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Armenia: The Caucasian ally of Russian aggression against Ukraine




“It is a truth universally acknowledged that Armenia is a post-Soviet democracy in the Caucasus oriented toward Western values.” This could have been the opening line in an article about Armenia in a better world, but it can hardly be said about Armenia in 2023. What concerns its Soviet past and geographic location is still relevant, but its commitment to democratic Western values and rule of law is highly questionable - writes James Wilson.

The Russian aggression in Ukraine has exposed the ugly truth about Armenia and its participation in the conflict on the side of the aggressor.

On November 23, Russia fired missiles at the maternity ward of the hospital in Volnyansk, Zaporizhia region (a newborn baby was killed), a residential house and a clinic in Kupyansk, Kharkiv region (two dead), residential buildings in Kyiv and Vyshgorod, Kyiv region (7 dead). More missiles targeted Poltava, Vinnitsa, Lviv regions, Odessa, Dnipro, and Mariupol. On the same day Prime Minister Pashinyan welcomed Putin in Yerevan, addressing him as "Dear Vladimir Vladimirovich" and shaking his hand.

This is not surprising: earlier in summer 2022 the Prime Minister claimed that “Russia is a strategic partner and ally of Armenia”.

"The positions of our countries on fundamental international issues are close or coincide," said the deputy speaker of Armenian Parliament Arshakyan on 11 July 11.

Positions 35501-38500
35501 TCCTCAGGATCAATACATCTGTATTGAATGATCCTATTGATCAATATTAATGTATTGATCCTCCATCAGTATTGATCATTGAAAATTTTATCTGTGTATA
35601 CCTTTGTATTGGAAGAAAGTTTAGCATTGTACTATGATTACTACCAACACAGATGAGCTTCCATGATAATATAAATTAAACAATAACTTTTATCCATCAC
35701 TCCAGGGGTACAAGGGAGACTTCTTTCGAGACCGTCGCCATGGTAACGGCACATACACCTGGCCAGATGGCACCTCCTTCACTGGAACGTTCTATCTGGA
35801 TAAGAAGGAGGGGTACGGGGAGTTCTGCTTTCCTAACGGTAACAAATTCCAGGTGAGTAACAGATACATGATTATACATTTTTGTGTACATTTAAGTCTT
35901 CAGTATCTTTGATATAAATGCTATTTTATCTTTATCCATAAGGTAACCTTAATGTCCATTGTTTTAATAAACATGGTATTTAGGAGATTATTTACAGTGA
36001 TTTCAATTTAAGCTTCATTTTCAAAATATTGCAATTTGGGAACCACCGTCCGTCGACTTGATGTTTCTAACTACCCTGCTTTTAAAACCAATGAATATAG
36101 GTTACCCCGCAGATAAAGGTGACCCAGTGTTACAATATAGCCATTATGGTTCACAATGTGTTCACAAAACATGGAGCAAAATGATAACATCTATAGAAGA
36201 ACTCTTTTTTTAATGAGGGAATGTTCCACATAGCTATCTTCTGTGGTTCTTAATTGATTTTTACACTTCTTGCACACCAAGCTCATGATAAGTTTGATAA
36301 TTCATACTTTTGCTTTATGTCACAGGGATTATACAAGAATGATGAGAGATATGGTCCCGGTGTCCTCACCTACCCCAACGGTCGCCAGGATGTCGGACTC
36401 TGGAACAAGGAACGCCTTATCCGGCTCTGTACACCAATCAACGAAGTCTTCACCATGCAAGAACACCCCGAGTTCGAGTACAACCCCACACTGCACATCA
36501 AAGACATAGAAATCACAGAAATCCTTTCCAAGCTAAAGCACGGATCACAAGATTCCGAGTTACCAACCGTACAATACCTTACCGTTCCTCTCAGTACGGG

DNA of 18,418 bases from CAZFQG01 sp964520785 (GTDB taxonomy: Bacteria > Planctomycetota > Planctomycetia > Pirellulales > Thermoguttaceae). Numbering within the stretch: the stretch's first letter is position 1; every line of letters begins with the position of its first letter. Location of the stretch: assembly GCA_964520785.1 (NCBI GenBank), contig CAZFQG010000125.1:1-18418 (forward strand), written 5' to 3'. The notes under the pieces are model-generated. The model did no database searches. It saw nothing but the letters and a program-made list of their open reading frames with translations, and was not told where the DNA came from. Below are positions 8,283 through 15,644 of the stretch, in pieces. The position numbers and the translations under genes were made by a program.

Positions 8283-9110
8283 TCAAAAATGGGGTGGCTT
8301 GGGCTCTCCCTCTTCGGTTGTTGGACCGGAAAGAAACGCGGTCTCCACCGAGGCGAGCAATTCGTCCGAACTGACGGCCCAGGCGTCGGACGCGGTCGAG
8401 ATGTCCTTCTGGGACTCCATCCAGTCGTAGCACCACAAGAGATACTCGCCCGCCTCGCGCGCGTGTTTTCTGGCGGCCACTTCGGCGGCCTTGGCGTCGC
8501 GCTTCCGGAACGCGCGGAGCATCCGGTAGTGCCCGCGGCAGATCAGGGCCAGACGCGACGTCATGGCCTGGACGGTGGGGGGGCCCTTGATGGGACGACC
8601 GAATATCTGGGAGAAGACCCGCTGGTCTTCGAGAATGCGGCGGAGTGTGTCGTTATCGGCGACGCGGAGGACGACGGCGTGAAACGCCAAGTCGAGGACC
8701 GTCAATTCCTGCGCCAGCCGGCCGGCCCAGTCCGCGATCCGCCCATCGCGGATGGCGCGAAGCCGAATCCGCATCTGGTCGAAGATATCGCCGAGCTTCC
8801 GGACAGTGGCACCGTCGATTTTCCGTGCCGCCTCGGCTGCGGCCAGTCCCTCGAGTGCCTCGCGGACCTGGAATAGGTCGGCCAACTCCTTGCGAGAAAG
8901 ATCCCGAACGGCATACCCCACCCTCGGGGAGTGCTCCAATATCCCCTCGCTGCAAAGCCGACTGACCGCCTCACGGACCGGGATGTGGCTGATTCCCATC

These are not isolated statements: "Russia is the closest partner and strategic ally of the Republic of Armenia," the prime minister repeated on 7 September. On 2 November, Parliament speaker Simonyan proudly stated, "I can confidently state that the current Armenian government is one of the most pro-Russian."

To put matters into perspective: since the beginning of the war in Ukraine, Pashinyan has visited Russia five times, met with Putin six times and talked to him on the phone 18 (eighteen) times.

Pashinyan was not the only high-ranking Armenian official to bow to the Kremlin. The Armenian defense minister, the secretary of the Security Council, and the chief of the General Staff all paid their visits to Moscow, most of them more than once. The Russian aggression against Ukraine has clearly intensified the military partnership between the two countries: joint military exercises were held in September, and an agreement on military cooperation in 2023 was signed in December. In February of this year, the Armenian parliamentary committee on defense and security issues ratified an agreement on cooperation between the intelligence services of the two countries in the field of information security[i]. The latter looks almost insulting against the backdrop of Ukraine's joint efforts with Western partners to counter threats from Russia in this area.


The war in Ukraine triggered unprecedented growth in trade turnover between Armenia and Russia: in 2022 Armenian exports to Russia totalled $2.4bn, which is 185.7% more than in 2021. Russian imports to Armenia totaled $2.6bn — an increase of 44.5%. On 2 February this year Pashinyan stated with satisfaction: "There is a great and steady growth in our trade and economic relations.” He emphasised "the special personal role of Vladimir Putin... in these dynamics."